HeLa again at the frontier of medical privacy
I was just reading a fascinating piece that made me aware of a book and case I need to be more informed about:
On Twitter I was discussing the latest insult to the family of Henrietta Lacks, the woman whose cancer cells are still an important laboratory tool long after her death. The ethics here are fuzzy to some, so we’ll break it down.
Several decades ago, an African American woman in Baltimore (the South, recall) was being treated for cervical cancer. I have little doubt that the doctors who cared for her were trying to do good. At the time, medicine was very paternalistic; there was no need to explain much to a patient. If they came for help, you as the doctor did what you thought best. There was little need for further input from the patient.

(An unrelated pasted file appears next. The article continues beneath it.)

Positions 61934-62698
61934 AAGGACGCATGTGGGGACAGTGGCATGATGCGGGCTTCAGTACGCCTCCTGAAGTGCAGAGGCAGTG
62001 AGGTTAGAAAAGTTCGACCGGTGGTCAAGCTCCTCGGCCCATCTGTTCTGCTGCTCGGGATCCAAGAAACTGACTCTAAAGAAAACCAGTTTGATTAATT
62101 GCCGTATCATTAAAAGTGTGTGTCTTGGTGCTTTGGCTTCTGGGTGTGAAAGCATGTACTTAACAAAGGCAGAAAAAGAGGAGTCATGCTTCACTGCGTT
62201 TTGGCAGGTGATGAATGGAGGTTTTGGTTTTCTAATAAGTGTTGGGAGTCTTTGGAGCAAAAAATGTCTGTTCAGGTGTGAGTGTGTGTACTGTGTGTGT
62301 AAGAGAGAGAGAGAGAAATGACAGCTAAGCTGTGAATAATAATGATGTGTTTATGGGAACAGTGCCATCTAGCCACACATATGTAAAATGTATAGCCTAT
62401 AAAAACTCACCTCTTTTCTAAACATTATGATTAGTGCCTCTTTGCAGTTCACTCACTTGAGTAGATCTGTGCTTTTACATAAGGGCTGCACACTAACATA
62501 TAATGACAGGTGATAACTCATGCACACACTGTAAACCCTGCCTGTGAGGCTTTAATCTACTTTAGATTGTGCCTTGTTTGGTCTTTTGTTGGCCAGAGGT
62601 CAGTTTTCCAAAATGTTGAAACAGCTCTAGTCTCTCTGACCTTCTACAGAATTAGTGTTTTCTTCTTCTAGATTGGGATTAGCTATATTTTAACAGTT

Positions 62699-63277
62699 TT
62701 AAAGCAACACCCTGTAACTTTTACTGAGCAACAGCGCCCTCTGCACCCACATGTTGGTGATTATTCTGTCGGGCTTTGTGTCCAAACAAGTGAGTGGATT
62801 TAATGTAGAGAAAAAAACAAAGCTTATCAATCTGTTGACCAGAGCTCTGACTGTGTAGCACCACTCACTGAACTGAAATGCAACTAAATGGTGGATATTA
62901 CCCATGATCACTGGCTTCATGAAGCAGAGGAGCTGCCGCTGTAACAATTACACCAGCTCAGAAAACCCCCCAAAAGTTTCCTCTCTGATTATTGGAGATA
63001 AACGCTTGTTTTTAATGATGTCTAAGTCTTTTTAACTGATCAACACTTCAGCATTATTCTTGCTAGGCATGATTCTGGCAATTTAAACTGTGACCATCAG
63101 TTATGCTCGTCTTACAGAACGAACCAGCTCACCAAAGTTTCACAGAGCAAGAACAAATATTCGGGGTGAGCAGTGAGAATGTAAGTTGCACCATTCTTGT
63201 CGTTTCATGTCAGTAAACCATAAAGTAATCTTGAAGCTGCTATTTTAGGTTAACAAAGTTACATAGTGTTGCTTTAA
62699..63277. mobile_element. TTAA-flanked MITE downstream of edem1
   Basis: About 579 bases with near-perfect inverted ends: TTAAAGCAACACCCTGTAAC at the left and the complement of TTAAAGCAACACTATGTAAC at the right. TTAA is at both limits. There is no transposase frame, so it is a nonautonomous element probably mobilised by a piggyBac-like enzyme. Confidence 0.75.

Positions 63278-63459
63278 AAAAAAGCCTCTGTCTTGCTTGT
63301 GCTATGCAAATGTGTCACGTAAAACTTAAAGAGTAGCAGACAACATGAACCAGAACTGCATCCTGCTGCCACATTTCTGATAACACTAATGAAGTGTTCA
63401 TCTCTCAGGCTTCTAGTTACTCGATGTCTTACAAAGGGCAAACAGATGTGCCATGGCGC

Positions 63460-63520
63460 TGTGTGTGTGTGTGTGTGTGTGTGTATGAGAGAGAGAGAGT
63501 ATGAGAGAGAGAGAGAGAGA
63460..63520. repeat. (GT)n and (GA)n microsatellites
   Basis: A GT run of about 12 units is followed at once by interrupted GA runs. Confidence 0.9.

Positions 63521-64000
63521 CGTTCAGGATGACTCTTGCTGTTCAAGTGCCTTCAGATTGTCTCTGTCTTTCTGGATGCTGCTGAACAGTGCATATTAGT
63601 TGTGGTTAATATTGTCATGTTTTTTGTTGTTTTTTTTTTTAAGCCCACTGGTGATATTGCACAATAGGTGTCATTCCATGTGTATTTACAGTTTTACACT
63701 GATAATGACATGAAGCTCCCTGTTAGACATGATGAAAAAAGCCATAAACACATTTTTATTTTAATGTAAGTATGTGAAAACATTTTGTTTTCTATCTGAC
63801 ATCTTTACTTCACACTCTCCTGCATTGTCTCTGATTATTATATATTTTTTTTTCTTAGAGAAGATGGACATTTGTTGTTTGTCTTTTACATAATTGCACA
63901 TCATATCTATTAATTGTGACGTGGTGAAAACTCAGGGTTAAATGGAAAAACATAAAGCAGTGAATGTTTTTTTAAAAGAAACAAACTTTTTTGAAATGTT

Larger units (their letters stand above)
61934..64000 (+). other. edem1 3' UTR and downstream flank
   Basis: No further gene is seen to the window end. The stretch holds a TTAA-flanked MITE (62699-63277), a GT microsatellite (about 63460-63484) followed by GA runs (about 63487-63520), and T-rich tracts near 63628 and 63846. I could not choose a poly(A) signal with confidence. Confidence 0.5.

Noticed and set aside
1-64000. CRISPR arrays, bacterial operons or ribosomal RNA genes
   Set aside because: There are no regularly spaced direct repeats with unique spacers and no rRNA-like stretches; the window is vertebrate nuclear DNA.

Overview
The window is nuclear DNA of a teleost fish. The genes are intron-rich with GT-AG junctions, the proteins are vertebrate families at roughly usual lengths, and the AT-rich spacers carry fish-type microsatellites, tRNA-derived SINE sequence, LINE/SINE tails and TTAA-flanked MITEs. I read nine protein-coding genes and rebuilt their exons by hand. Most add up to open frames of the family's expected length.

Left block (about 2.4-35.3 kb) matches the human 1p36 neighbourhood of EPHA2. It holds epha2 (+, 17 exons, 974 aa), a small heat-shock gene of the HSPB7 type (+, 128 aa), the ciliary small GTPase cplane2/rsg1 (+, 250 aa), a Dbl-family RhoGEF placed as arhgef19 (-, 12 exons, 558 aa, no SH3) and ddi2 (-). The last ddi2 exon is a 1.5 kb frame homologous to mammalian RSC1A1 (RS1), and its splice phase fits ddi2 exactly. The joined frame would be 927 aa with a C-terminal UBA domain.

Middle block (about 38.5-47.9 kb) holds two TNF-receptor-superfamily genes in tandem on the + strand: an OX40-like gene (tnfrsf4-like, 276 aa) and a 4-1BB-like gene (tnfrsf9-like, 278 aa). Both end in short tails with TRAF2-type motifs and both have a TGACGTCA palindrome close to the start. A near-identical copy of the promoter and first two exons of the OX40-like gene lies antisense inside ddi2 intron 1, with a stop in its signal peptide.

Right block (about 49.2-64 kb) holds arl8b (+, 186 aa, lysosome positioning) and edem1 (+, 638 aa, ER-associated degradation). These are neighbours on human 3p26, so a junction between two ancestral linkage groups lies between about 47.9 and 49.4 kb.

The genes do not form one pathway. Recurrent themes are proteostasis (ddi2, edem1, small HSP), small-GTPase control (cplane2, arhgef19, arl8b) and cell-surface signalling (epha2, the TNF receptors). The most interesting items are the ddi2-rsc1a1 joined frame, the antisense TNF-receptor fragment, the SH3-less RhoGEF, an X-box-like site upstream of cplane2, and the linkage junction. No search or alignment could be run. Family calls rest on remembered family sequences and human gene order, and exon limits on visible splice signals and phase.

Her treatment was painful and ultimately unsuccessful, but the cells the doctors kept from her cancer became the nidus for a revolution in cell biology and research. Mrs. Lacks and her family were told nothing about this; she hastily signed a general consent, which was consistent with the ethics of the time. The decision to harvest her cells without her consent sent a wave of grief and mistrust through her family that has crossed decades.
Read more on ACP Internist. The book, by Rebecca Skloot, is The Immortal Life of Henrietta Lacks.